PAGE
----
Updated 23 December 2021

WWII POW Camp Newspaper: Pow Wow (1944-1945)

WWII POW Camp Newspaper: Pow Wow [Bow Wow, satire edition]

According to the website,, Pow Wow (along with its satire cousin, Bow Wow, shown here) was the largest circulating daily underground newspaper in Germany during World War II.  Its headquarters were at Stalag Luft I. It grew from a small penciled newssheet read by hundreds into a neatly printed 2,000 word daily, eagerly perused by thousands. At its most successful period, it boasted editions in three languages and a circulation that reached seven prison camps.  Pow Wow stood for Prisoners Of War – Waiting On Winning and it claimed to be the only truthful newspaper in Germany.



September 23, 2016

Extracts from The Young Idea (Shipboard Paper, on board H.M.S. Chesapeake, 1857-59)


Extracts from “The Young Idea” (edited on board H.M.S. Chesapeake, 1857, 1858, & 1859), taken from Mary Isbell, “Extracts from ‘The Young Idea,'” Scholarly Editing, 2016, Vol. 37

Scholar Mary Isbell (University of New Haven) recently published a new analysis of a mid-19th century shipboard newspaper titled, The Young Idea, in the online journal, Scholarly Editing (2016, Vol. 37). The Young Idea had not been previously included in this bibliography, so we’re excited to share her article and to let more people know about this shipboard paper. In her helpful introduction, she writes,

“‘Newspapers are not generally regarded on board men-of-war with a friendly eye.’ So explains A. D. McArthur in his preface to the 1867 lithograph edition of The Young Idea: A Naval Journal edited on board H.M.S. Chesapeake in 1857, 1858, & 1859. McArthur edited The Young Idea, an illustrated weekly paper, while serving as a clerk aboard the Chesapeake (flagship of the East Indies and China Station); his preface goes on to explain that officers viewed shipboard periodicals as vehicles of insubordination. Along with the insight it provides into contributors’ impressions of the foreign ports they visit (including Calcutta, Trincomalee, Aden, and Singapore), The Young Idea offers a detailed account of day-to-day life aboard a British warship. It includes, for example, an editorial remembrance of a sailor killed by a falling piece of rigging and a “letter to the editor” complaining that five gentlemen awakened the inhabitants of “forecastle street” by singing “Annie Laurie” at the top of their lungs. It is tempting, when reading these articles, letters, and riddles, to imagine that we’re joining these sailors aboard a warship in the service of the British Empire. This insight into daily life aboard a naval vessel was very likely one of McArthur’s goals in presenting a formerly private newspaper to the public, but it is important to note that he has curated the particular slice of life that he wants to make public. This digital edition is designed to reveal the complexity of The Young Idea. It will surely prove useful to scholars interested in nineteenth-century naval history, literature, and culture, but it should first be understood as an artifact in its own right.”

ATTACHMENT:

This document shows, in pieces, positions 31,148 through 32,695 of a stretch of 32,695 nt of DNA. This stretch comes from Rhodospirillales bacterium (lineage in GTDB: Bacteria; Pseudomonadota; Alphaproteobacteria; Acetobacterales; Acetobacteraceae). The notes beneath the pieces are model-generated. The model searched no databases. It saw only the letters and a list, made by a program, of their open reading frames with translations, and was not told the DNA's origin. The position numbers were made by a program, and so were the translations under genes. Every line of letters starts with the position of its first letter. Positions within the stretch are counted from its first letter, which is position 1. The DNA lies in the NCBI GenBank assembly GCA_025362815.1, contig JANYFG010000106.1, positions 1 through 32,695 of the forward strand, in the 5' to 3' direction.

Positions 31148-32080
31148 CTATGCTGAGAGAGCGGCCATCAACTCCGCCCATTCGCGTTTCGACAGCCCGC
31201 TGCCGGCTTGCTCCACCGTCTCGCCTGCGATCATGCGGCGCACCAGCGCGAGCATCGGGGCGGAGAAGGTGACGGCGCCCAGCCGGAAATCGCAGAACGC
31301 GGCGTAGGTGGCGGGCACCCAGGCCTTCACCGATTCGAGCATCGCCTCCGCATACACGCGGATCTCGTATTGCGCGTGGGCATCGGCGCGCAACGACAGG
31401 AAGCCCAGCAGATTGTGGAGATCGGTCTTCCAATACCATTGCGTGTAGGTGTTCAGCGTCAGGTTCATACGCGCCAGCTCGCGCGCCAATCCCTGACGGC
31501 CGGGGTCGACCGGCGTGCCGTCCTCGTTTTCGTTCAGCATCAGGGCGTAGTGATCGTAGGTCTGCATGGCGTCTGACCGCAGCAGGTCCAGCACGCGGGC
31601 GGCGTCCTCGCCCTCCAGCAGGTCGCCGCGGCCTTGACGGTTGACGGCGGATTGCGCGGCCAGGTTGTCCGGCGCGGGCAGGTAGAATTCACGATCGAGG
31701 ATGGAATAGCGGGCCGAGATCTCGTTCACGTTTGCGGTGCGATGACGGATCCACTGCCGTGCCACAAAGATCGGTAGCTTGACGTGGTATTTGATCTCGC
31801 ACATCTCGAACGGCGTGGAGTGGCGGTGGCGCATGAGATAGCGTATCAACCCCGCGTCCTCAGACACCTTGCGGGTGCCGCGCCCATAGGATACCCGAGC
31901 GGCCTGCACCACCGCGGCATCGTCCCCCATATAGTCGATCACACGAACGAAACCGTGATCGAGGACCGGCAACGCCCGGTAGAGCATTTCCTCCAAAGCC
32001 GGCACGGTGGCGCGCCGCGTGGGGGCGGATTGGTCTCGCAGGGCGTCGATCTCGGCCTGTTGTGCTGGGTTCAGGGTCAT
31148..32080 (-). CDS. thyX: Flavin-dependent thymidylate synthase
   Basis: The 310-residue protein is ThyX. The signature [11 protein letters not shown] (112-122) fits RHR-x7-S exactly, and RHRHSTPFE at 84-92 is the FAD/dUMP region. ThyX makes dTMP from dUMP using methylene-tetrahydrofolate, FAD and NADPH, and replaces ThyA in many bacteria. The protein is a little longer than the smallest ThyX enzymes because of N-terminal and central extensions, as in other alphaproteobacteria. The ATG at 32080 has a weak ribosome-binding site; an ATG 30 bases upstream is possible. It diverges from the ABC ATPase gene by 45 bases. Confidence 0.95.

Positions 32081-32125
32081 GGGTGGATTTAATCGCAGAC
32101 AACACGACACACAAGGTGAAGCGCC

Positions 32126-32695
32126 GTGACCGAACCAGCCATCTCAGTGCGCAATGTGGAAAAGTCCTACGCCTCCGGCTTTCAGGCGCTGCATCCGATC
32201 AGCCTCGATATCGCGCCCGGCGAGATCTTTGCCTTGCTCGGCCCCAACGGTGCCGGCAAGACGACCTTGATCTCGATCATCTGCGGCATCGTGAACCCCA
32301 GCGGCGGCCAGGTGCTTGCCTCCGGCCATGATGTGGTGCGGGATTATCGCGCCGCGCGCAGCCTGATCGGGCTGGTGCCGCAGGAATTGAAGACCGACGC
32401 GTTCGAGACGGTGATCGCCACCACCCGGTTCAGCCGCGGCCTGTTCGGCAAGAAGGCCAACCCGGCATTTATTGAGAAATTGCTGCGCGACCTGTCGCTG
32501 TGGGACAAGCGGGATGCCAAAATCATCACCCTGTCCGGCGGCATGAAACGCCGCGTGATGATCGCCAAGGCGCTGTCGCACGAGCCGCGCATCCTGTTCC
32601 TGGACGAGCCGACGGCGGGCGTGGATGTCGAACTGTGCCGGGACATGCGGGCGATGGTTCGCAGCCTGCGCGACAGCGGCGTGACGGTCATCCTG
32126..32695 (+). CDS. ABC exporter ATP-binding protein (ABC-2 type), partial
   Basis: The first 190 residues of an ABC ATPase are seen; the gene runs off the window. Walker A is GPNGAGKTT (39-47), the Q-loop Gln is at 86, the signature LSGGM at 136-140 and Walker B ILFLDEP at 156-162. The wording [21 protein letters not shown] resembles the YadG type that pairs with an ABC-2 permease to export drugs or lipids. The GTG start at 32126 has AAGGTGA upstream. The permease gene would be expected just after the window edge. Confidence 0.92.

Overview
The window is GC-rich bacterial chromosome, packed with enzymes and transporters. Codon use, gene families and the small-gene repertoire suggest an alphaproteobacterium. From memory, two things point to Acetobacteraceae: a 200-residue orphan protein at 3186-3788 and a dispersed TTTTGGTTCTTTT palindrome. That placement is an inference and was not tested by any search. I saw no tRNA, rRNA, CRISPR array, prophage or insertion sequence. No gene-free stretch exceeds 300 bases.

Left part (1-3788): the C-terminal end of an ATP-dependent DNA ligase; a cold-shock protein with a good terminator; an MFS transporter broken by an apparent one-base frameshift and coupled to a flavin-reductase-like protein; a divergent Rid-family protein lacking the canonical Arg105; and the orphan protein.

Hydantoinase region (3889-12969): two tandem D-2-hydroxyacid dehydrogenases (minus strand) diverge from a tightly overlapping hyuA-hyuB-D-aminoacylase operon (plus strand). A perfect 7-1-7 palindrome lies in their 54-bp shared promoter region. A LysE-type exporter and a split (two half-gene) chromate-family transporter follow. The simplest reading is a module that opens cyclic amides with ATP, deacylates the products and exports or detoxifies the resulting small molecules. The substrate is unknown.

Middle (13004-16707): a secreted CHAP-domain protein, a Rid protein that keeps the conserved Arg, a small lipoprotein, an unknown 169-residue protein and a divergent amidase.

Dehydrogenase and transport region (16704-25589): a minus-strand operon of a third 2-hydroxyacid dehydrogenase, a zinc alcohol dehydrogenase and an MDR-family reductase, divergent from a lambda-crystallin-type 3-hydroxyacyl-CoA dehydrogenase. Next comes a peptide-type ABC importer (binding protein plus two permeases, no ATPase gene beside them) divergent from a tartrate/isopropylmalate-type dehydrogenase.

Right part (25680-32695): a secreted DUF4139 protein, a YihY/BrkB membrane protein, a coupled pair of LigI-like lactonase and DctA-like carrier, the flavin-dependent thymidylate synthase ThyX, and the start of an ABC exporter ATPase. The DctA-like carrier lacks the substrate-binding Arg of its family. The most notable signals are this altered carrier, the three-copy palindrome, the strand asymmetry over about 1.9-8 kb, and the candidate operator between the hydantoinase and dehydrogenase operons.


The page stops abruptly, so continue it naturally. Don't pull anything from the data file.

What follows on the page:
November 27, 2015

Cuban Boat Crisis Papers (1994-1995)

An editor of a Cuban refugee crisis newspaper, El Balseros, recently notified HNP (see comments at the bottom of this page) of the existence of these handwritten papers produced in Guantanamo Bay, Cuba between 1994 and 1995. They included Exodo (The Exodus), El Bravo (The Brave), and El Balsero (The Rafter). The University of Miami has posted images of these papers (a selection shown below) on its website ( recounting the history of the Cuban refugee-boat crisis. These papers are listed under the “Communication” section of that site. Thanks to the El Balseros editor for the heads up.

El Exodo

El BravoEl BalseroTestimony El Bravo-2

Note: These papers have not yet been cataloged or added to Pending page.

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